A second control group was composed by 24 healthy people (pain-free negative control group).
All eligible and consenting patients signed a specific informed consent form and General Data Protection Regulation (GDPR) obligations, on the day of the first clinical visit. Each allocated patient, after inclusion/exclusion criteria analysis, clinical evaluation and consent form signature were included in a list, with a numeric sequential code, in order to protect confidentiality. Only the medical doctor could access patient names. All information was collected in electronic files.
4.3. Clinical and Psychological Measurements
Clinical evaluation and socio-demographic characteristics were assessed by clinicians operating in Sapienza University.
Clinical data were collected during patients’ enrolment. Clinicians filled the database following a consequential numbering of the patients.
All patients and pain-free people underwent clinical examination. Questions were included about socio-demographic characteristics, duration of pain, comorbidities and current treatments. Clinical pain was reported on a 0–10 Numerical Rating Scale (NRS), with 0 for “no pain” and 10 for “the worst pain imaginable.”
A comprehensive battery of self-report tools in their Italian versions was administered to the patients of experimental and positive control groups. The Fibromyalgia Impact Questionnaire (FIQ; [60
]) was administered in order to assess functional disability. The FIQ is a 10-item self-administered instrument that measures physical functioning, work status, depression, anxiety, sleep, pain, stiffness, fatigue and well-being. Higher scores indicate greater functional disability. In our study, the original FIQ was adapted in OA sample changing the terminology “fibromyalgia” into “osteoarthritis” (Osteoarthritis-FIQ Revised: OA-FIQ-R).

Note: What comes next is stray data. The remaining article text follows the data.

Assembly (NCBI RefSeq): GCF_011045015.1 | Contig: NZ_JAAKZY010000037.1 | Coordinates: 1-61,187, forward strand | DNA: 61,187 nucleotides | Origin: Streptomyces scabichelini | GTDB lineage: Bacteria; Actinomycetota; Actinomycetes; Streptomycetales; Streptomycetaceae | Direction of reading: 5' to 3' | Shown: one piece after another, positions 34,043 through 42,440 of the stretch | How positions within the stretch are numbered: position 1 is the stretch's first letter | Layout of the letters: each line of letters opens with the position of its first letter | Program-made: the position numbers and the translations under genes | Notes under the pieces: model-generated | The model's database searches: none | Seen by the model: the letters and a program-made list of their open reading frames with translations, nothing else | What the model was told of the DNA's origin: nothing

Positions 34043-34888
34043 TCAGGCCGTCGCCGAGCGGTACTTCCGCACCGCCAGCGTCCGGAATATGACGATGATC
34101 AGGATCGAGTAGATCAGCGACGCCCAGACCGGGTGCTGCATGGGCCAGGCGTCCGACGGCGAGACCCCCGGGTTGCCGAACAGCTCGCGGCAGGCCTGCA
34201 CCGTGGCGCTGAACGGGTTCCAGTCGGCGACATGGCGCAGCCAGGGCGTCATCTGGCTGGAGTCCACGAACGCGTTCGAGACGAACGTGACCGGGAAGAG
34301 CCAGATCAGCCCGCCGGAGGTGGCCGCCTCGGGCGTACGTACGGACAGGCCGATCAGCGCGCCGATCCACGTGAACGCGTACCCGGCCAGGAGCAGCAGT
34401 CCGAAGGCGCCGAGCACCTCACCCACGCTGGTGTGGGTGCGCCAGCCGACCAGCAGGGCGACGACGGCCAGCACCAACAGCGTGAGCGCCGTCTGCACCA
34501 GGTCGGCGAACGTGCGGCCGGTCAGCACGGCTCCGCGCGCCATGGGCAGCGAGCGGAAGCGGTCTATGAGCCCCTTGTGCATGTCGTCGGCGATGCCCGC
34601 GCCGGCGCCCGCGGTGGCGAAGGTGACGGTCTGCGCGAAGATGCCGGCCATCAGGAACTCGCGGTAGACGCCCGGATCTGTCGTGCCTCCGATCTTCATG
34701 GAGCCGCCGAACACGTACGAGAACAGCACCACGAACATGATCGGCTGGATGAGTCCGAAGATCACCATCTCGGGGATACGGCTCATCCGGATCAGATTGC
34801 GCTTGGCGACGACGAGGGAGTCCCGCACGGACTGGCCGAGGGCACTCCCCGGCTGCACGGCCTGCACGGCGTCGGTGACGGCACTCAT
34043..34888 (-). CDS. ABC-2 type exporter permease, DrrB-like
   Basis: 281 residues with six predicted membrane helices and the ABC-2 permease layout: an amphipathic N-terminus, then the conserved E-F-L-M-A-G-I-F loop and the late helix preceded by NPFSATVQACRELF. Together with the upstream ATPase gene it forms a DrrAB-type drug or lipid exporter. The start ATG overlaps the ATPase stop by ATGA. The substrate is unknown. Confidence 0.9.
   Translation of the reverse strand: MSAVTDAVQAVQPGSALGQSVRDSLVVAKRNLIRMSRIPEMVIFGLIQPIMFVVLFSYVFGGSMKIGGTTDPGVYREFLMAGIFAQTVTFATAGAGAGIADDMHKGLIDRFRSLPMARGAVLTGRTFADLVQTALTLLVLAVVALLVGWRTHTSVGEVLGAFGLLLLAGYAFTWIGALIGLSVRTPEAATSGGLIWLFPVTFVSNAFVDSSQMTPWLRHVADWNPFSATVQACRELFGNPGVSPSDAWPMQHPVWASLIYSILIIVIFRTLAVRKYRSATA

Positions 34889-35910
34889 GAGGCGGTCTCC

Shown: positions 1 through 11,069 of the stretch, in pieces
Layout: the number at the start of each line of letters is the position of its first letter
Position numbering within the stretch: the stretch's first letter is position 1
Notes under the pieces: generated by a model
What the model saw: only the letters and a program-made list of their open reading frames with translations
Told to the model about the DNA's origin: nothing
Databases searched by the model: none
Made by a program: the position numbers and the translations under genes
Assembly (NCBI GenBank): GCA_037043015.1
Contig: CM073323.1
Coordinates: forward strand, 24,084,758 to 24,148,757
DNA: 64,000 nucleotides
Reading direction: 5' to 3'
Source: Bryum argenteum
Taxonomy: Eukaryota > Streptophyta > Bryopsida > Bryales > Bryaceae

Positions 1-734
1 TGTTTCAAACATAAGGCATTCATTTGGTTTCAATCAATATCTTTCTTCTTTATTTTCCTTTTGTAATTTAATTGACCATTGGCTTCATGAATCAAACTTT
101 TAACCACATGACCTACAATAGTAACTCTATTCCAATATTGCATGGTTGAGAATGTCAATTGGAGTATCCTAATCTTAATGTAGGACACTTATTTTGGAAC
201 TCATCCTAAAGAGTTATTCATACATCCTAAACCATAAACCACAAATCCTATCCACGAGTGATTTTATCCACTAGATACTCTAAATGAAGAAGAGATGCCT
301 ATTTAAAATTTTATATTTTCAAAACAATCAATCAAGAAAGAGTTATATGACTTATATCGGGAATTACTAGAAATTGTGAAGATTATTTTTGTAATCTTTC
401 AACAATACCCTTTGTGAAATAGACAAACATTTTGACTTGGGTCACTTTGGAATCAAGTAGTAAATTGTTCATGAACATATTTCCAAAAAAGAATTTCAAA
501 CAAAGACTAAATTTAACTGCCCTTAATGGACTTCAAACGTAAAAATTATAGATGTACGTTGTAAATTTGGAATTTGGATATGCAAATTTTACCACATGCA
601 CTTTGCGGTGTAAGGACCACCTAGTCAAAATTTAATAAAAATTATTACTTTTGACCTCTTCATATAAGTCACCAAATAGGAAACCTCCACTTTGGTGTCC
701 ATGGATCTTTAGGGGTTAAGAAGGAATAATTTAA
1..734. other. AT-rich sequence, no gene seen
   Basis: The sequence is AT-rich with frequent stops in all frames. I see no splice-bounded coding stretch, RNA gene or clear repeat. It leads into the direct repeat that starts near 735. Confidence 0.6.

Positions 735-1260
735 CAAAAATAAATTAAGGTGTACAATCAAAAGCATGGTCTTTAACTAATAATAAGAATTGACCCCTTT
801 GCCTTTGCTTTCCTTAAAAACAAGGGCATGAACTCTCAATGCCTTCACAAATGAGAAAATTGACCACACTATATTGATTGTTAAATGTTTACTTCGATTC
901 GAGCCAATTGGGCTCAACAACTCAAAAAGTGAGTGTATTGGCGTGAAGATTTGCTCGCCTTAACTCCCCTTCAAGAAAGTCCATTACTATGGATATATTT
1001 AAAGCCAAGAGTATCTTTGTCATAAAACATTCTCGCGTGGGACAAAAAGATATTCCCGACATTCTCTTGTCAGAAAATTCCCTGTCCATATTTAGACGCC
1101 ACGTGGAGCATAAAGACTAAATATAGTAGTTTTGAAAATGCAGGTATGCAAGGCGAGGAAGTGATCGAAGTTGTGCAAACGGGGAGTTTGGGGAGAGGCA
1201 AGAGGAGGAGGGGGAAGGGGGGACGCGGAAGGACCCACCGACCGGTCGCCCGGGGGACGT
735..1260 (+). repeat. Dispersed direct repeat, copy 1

The Illness Perception Questionnaire-Revised (IPQ-R; [61
]) is a 38-itemmeasure of illness representation in terms of perceived duration, consequences, understanding, control, and emotional impact of illness. Coping Strategies Questionnaire (CSQ; [62
]) is a 27-itemmeasure of coping strategies used by patients to manage chronic pain, such as catastrophizing, distraction, denial, distancing, self-affirmation, and praying. Depression, Anxiety and Stress Scale-21 (DASS-21; [63
]) is a 21-items measure of psychological distress in terms of anxiety, depressive and stress-related symptoms. Chronic Pain Acceptance Questionnaire (CPAQ; [64
]) is a 20-itemmeasure of pain acceptance based on persistence in doing pleasant activities instead of trying to control pain and avoid activities.
4.4. Blood Assays
Blood samples were collected during clinical examination. Blood samples were analyzed within the next 24 h through immunophenotyping analysis. The research biologists were blinded to patients’ personal information and therapy. They received patients’ samples in a sequential numeric code.
4.5. Biological Analysis
Peripheral blood was incubated with fluorochrome-conjugated antibodies, specific for different cell population membrane markers, in combination with Mu anti-opioid receptor antibody. In particular, peripheral blood samples were stained with antibodies FITC conjugated anti CD3 (T lymphocytes), APC conjugated anti-Mu and PerCP-Cy5.5 conjugated anti-CD19 (B lymphocytes), all from Becton Dickinson, for 20 min at 4 °C. After staining, samples were incubated for 15 min at room temperature with BD FACS Lysing Solution (Becton Dickinson, Milano, Italy) and then centrifuged at 1500 RPM for five minutes. The resulting pellets were acquired immediately after adding PBS. Acquisition and analysis were performed on a LSR Fortessa X-20 flow cytometer (Becton Dickinson) using Diva software, in order to detect the percentage of Mu+ cells.
4.6. Statistical Analysis
Immunophenotyping results were analyzed by one-way ANOVA test for group comparisons and for intra-group homogeneity assessment, with Prism-GraphPad 8.0.2 software (San Diego, CA, USA). All data were expressed as mean ± S.E.M. Tukey’s least significant difference multiple comparison was used for post-hoc analysis following one-way ANOVA, to compute the probability values (P) in three-group comparison. A P threshold of 0.05 was considered statistically significant.
Descriptive statistics were used to describe socio-demographic data, diagnosis, pain intensity and pain duration.
Statistical analysis of psychological data was performed with SPSS 23 software. The Pearson’s parametric coefficient was used for the correlation analysis.